T-Shirt Forums banner
1 - 11 of 11 Posts

· Registered
Joined
·
14 Posts
Discussion Starter · #1 · (Edited)
Hey all

For startes — TOTALLY new to this! Been experimenting with plastisol and water based printing, and so far, I prefer water base due to the soft hand and that there's no tacky feeling like I've experienced with plastisol prints.

My questions, then...

- Should EXPECT plastisol prints to always have a slight tacky feeling? About a week after making some shirts, during a regular laundry cycle, one plastisol-printed shirt went through the clothes dryer and the ink smeared/melted like it came in contact with the drum surface. Seems like the tackiness could be a culprit in the smear situation.

- IF plastisol prints are easily melted by household dryers, do most commercially-bought printed shirts still use plastisol — or are they using water base?

- No screen printed shirts I've bought have the tacky, rubbery feeling of the plastisol tests we've done, so I don't know if we're just not doing something incorrect, or if all my shirts are water base.

Thoughts?
 

· Registered
Joined
·
363 Posts
Sounds like you need to cure it a little longer and or a little hotter. I'm not sure where you are located but I'm in Louisiana. My heat and cure times are hotter and longer due to the humidity. Just be sure to not scorch the shirt. So longer cure times may be more of an option than increasing the heat
 

· Registered
Joined
·
14 Posts
Discussion Starter · #6 ·
Sounds like you need to cure it a little longer and or a little hotter. I'm not sure where you are located but I'm in Louisiana. My heat and cure times are hotter and longer due to the humidity. Just be sure to not scorch the shirt. So longer cure times may be more of an option than increasing the heat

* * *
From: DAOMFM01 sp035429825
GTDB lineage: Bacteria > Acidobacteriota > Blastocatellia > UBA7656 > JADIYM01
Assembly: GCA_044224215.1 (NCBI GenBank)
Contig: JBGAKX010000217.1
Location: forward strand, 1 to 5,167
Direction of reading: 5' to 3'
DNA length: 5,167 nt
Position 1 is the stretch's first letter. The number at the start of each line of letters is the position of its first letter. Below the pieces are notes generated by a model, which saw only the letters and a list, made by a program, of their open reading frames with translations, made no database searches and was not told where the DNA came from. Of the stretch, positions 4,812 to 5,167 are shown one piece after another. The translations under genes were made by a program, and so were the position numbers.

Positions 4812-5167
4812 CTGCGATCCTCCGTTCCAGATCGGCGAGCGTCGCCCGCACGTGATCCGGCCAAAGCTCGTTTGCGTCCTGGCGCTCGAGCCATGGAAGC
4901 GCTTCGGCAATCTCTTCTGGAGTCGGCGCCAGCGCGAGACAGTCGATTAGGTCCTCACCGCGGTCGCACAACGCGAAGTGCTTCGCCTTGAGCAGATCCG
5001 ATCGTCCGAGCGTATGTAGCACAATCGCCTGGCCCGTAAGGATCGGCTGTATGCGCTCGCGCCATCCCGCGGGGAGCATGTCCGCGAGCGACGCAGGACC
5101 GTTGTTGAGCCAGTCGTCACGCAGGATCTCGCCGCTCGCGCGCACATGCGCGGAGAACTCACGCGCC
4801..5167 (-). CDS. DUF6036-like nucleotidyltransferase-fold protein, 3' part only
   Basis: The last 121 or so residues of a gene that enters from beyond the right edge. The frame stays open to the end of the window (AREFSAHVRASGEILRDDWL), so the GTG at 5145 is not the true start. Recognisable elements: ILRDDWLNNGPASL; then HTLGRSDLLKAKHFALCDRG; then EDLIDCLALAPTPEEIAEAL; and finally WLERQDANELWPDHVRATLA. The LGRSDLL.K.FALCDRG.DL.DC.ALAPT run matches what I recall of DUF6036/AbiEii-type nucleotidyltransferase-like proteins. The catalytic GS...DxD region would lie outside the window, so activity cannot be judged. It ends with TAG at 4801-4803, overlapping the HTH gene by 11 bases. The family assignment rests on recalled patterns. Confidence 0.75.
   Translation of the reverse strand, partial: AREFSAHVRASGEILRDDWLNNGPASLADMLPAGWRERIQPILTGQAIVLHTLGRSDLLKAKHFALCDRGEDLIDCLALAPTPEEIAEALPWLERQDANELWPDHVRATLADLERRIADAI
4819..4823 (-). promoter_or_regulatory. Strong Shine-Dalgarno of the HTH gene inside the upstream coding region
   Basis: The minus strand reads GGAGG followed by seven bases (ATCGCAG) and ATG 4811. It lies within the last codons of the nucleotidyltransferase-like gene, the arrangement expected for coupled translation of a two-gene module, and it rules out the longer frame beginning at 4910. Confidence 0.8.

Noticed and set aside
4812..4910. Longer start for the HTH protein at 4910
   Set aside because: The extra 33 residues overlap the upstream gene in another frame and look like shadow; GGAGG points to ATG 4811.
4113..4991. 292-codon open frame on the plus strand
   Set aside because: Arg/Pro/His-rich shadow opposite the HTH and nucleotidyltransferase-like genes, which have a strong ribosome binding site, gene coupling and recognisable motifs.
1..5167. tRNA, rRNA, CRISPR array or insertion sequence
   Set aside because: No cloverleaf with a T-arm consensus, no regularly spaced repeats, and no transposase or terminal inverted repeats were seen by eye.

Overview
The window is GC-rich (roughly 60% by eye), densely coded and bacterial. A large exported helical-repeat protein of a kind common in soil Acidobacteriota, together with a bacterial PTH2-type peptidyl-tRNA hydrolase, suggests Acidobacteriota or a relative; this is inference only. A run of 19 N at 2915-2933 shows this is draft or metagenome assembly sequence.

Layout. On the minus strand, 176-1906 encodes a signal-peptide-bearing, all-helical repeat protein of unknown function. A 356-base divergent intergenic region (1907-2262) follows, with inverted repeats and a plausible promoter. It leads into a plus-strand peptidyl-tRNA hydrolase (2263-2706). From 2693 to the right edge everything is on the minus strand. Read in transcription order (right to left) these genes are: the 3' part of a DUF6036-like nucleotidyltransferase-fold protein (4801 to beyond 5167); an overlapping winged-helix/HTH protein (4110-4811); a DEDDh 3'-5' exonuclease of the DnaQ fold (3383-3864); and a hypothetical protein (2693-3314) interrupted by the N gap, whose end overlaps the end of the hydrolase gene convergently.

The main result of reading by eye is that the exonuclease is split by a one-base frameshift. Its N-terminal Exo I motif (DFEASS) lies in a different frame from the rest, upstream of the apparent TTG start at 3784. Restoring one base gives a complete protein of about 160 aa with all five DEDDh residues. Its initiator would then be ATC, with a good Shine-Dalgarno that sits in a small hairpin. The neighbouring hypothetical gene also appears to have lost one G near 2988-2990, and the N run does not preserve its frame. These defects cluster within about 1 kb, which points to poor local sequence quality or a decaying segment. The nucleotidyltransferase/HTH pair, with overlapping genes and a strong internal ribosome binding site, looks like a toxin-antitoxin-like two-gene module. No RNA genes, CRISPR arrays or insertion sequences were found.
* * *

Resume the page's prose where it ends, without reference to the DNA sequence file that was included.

I'm actually in Cambodia, so temps aren't much different than Louisiana (or Texas, where I'm from). I'm trying to help one of our scholarship students improve his shirt printing side-job so that his work could be sold to USA standards when we go back to the USA. He's using "get it done" equipment because that's all that he has access to over here.

Screens and print work looks great -- but as he says, "Cambodians don't mind sticky ink on shirts but foreigners don't like it."

Flashing is done with a heat gun, then he has a press he uses to cure. We'll experiment with longer cure times in his press (I'll grab a photo of it and post here when I go over to his house this week).

That said, DOES plastisol always maintain a slightly tacky feel? Internet searches also say that even cured, it can melt/smear under high heat or if ironed...
 

· Registered
Joined
·
14 Posts
Discussion Starter · #9 ·
Properly cured plastisol will not feel tacky at all.
But you cannot iron it no matter how cured it is, it's still plastic so it will melt
Understood! We'll go back over the cure process. I need to bring my infrared thermometer next time we come over, because I question how hot his press is actually getting.

ONE LAST QUESTION (famous last words)...

When plastisol IS cured properly, is there any legitimate concern about it becoming tacky or melting to itself or the drum of a household clothes dryer?
 

· Registered
Joined
·
8,278 Posts
When plastisol IS cured properly, is there any legitimate concern about it becoming tacky or melting to itself or the drum of a household clothes dryer?

Not unless there is something wrong with the dryer. A household dryer has a high temp thermostat of 145F. Its been the temp for many years that is simply not hot enough to distort cured plastisol.
 
  • Like
Reactions: railhead
1 - 11 of 11 Posts
This is an older thread, you may not receive a response, and could be reviving an old thread. Please consider creating a new thread.
Top